I went on:
Not for nothing, but it seems to me that by highlighting these companies, this Urban Institute — apparently not that versed in marketing — is actually marketing for these companies. It would further seem to me that if I’ve heard of, or buy from, or <gasp> enjoy the products from a company that doesn’t use “black radio” then their decision to not market via black radio was a good one. Ain’t that ironic?
The irony here is palpable. Picture if you will a black upwardly-mobile professional, an erstwhile BUPPIE. He's holding a fresh Starbucks coffee in his hand as he drives his Lexus to work. He's wearing a stylish sweater he got from Eddie Bauer. Later tonight, he and his wife are planning to celebrate her recent weight loss — accomplished with the help of Weight Watchers — with a nice bottle of Modavi wine, assuming such a thing exists. (I'm certainly no wine snob, but hey, I'm just thinking out loud here.)
Is he a sell-out? Of course not. Actually, the NUD, if that is what the firms in question have used, has proved, beyond all doubt, to have been the appropriate action to take. He's using their products and he didn't hear about them while listening to black radio. By the way, what the hell is "black radio" anyway? (Maybe that's a different essay.)
I concluded my note to my buddy thusly:
Now, I know black radio would prefer that I only get my news and marketing from them, but that’s a separate issue, and their use of my buying habits to back into the fact that they want more people to use them is a rather disingenuous use of the race card.
…expected, but disingenuous.
(Further, it is *not* necessarily true that a company that has a NUD doesn’t want black dollars. In fact, I bet all companies want all dollars. I just bet they want them for as little outlay of marketing dollars as possible.)
Little more need be said, well, except for the following.
This message in this chain letter is, plain and simple, an instance of playing — or maybe preying — on the supposed collectivism of the black race, ostensibly for our benefit, while actually helping radio stations, many of which are not owned by black people, to use "racial pride" as a marketing ploy. It is distasteful, presumptuous, insulting, and trite. Of course, the information in the message above is also largely false, but the economics is what really distressed me the most.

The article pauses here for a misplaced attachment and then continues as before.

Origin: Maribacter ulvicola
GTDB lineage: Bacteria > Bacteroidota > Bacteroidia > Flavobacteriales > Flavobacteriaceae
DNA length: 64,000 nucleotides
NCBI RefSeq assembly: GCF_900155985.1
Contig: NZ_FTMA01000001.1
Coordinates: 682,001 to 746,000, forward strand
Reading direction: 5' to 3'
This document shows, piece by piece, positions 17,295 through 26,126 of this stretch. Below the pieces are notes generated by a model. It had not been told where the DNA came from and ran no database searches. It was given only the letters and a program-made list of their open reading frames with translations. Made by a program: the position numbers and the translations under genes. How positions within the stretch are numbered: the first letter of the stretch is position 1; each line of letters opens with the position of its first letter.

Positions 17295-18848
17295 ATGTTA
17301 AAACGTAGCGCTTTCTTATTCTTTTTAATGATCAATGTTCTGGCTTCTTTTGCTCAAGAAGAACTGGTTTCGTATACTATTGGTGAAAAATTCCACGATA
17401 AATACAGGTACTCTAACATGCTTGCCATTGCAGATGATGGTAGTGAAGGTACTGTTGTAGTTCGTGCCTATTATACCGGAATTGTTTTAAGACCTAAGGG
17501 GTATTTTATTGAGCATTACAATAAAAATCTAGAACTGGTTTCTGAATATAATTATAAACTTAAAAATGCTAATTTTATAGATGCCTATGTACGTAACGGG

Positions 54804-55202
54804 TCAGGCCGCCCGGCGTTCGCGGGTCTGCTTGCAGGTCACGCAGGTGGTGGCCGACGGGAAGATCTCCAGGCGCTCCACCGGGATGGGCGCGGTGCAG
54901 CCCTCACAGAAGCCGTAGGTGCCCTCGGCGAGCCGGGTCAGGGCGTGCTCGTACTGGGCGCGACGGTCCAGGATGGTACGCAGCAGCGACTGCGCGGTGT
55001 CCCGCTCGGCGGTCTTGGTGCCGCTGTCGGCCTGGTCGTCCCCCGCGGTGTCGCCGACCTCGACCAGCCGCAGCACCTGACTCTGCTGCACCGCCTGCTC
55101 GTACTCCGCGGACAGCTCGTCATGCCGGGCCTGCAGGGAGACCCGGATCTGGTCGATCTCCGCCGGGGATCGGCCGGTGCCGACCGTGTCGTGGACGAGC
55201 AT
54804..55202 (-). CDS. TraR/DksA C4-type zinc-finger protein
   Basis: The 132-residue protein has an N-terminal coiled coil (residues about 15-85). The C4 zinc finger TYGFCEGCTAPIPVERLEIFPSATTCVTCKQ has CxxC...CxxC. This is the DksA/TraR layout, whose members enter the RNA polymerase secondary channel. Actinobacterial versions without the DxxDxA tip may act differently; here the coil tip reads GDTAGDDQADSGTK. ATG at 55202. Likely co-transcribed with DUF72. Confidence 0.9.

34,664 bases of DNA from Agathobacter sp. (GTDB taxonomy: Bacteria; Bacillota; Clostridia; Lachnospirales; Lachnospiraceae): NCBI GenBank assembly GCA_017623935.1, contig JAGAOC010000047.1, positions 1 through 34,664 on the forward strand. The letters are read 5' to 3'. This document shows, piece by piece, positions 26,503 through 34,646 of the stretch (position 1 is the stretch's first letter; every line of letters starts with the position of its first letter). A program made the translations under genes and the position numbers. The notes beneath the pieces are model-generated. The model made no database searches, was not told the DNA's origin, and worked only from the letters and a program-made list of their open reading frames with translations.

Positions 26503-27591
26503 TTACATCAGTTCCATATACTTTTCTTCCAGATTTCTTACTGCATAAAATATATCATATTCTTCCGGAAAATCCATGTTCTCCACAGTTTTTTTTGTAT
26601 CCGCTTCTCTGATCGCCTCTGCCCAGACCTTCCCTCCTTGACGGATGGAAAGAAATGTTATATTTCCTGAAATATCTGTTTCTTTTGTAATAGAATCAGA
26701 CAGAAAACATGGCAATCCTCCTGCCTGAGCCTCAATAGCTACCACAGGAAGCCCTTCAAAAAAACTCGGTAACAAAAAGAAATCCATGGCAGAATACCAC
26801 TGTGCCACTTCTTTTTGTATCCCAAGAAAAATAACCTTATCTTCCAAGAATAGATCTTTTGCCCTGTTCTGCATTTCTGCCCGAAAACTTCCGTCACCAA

For reference, I did a little more checking. According to the website, African American Registry, "as late as 1990, 206 of approximately 600 black-oriented stations were owned by African-Americans." That's a percentage of less than 35%, so even if I were interested in benefiting specific people by forcing businesses to advertise through them, this particular initiative is rather suspect.
Just for yucks, I ran this situation by fellow LRC columnist, and fellow black libertarian Robert Wicks. He said, among other things, "How are we (normal, non-radio station-owning black folk) damaged by them (supposed NUD companies) not advertising on black radio, exactly? I wonder if Starbucks does much on country music stations."
That's a damned-good question. Either way, if you buy their coffee, that's all they were after anyway, as it should be.
For someone to suggest that I, a non-radio-station owner, should somehow help a radio station owner obtain more advertising business simply because that station supposedly appeals to an "urban" clientele, is about as bold-faced a use of the race card — combined with rather typical collectivist logic — as I've seen in a while. Given that this is election time, that's really saying something.
Wilt Alston [send him mail] lives in Rochester, NY, with his wife and three children. When he's not training for a marathon or furthering his part-time study of libertarian philosophy, he works as a principal research scientist in transportation safety, focusing primarily on the safety of subway and freight train control systems.